For practice pieces and demos, I’ve been experimenting with alternative surfaces like corrugated cardboard, the back of sketch pads, newspaper, etc. I really like some of the effects I can get and the way certain mediums work together on these surfaces. I’m saving money and using materials that would have just gone out with the recycling, so it also helps a tiny bit with the environment.
What if you get something you really like? Well there’s nothing to stop you from framing it–or how about just enjoying it as you would a sketch in a sketch book? You can also use it as a prototype for a similar work done on canvas or other archival suface, but I prefer to simply enjoy it for what it is as long as it lasts. A couple weeks ago I dropped the stack of samples I was carrying in to a class, it included one of my favorite pastel sketches–the whole sketch just about came off the paper–stuff like that happens. I still have a digital of it, I enjoyed the process of doing it (it was one of my best demos) and enjoyed looking at it while it was here, but it’s gone and I’ve got lots more that are still around.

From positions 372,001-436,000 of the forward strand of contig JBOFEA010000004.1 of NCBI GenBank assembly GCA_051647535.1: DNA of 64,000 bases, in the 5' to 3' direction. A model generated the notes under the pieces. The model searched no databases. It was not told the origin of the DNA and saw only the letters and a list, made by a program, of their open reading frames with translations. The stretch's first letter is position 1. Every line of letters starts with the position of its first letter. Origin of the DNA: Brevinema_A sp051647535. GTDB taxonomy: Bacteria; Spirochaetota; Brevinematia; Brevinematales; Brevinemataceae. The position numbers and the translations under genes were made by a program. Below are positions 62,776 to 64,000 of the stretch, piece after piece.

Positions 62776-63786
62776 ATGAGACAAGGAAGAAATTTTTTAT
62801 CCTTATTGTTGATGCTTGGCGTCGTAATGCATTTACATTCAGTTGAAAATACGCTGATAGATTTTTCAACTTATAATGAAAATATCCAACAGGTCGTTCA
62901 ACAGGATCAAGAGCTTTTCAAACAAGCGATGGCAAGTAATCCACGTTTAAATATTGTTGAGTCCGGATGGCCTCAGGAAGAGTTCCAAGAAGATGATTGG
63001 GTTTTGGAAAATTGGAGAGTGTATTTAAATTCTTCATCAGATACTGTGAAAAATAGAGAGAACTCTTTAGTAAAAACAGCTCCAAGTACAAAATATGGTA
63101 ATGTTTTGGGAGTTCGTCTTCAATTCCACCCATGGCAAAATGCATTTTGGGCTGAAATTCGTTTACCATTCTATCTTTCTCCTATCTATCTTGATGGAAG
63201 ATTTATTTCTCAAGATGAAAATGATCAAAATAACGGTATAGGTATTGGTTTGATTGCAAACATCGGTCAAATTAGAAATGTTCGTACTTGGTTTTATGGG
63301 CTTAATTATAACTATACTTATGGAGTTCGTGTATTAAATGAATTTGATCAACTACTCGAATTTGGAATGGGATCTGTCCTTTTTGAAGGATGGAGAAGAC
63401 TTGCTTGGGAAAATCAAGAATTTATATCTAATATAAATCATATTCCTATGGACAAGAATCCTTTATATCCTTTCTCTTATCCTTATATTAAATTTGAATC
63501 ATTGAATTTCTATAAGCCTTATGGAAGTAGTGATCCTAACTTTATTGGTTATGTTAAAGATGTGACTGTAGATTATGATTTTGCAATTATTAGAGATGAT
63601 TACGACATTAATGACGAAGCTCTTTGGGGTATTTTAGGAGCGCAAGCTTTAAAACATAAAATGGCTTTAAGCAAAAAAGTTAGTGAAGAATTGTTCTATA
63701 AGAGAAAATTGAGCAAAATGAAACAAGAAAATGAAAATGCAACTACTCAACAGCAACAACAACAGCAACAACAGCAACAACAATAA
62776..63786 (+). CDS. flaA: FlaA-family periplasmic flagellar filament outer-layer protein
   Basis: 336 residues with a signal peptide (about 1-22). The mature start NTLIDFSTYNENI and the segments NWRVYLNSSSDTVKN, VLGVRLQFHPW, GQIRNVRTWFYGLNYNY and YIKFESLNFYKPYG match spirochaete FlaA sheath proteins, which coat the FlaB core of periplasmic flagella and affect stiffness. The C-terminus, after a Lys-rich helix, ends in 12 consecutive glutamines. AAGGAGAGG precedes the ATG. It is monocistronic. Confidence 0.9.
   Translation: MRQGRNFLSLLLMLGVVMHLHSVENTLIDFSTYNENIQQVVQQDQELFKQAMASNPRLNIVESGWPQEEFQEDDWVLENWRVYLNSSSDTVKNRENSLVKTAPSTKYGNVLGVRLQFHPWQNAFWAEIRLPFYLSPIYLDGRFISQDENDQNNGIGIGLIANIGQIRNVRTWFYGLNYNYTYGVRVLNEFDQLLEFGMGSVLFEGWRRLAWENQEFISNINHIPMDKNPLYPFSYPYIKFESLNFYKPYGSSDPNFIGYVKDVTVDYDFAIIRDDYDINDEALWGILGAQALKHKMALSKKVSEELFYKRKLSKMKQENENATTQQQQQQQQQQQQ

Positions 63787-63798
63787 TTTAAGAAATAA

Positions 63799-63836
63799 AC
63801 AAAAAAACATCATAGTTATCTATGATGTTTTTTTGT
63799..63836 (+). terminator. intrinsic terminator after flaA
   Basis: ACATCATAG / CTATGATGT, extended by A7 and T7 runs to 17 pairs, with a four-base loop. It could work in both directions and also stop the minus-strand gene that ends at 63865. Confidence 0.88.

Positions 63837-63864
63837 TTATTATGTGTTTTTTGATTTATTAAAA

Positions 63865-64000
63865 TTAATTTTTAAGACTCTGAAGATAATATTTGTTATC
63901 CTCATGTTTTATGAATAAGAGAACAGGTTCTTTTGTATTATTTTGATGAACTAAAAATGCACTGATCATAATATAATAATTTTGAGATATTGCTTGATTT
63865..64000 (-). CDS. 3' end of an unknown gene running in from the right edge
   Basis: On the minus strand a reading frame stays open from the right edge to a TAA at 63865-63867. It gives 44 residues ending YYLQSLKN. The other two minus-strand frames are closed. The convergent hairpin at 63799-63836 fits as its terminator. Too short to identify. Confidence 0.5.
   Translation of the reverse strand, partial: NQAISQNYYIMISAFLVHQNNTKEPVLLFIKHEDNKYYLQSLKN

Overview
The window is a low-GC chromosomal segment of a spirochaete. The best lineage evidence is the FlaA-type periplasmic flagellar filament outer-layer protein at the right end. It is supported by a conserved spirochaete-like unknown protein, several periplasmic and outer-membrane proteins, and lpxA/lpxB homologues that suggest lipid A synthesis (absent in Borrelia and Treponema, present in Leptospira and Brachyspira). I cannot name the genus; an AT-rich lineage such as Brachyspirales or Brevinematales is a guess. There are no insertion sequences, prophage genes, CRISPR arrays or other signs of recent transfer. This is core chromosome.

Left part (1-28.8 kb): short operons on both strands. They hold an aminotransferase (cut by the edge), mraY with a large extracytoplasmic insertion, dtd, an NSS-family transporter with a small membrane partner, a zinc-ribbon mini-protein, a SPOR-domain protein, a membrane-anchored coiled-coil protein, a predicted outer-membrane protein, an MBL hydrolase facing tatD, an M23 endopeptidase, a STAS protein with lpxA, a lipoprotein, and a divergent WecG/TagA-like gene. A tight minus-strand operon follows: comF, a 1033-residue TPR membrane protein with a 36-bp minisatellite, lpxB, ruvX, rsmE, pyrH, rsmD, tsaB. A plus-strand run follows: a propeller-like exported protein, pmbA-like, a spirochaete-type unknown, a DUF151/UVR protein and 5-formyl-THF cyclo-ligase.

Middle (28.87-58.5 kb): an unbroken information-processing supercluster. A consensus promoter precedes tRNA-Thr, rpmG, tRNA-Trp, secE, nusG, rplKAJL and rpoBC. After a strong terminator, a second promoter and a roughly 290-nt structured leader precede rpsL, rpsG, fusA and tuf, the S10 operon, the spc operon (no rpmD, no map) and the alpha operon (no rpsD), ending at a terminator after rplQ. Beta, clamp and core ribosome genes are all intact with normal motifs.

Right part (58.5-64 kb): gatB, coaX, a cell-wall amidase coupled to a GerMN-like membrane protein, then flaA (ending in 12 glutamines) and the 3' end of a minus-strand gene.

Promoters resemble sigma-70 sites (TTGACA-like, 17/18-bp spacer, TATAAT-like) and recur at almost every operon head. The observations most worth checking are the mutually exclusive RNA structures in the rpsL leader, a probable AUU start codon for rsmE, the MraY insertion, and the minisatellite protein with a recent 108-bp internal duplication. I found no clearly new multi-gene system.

Everything we make does not have to go in a gallery or exhibit, or last forever–art can be transient, in some ways that makes it more special.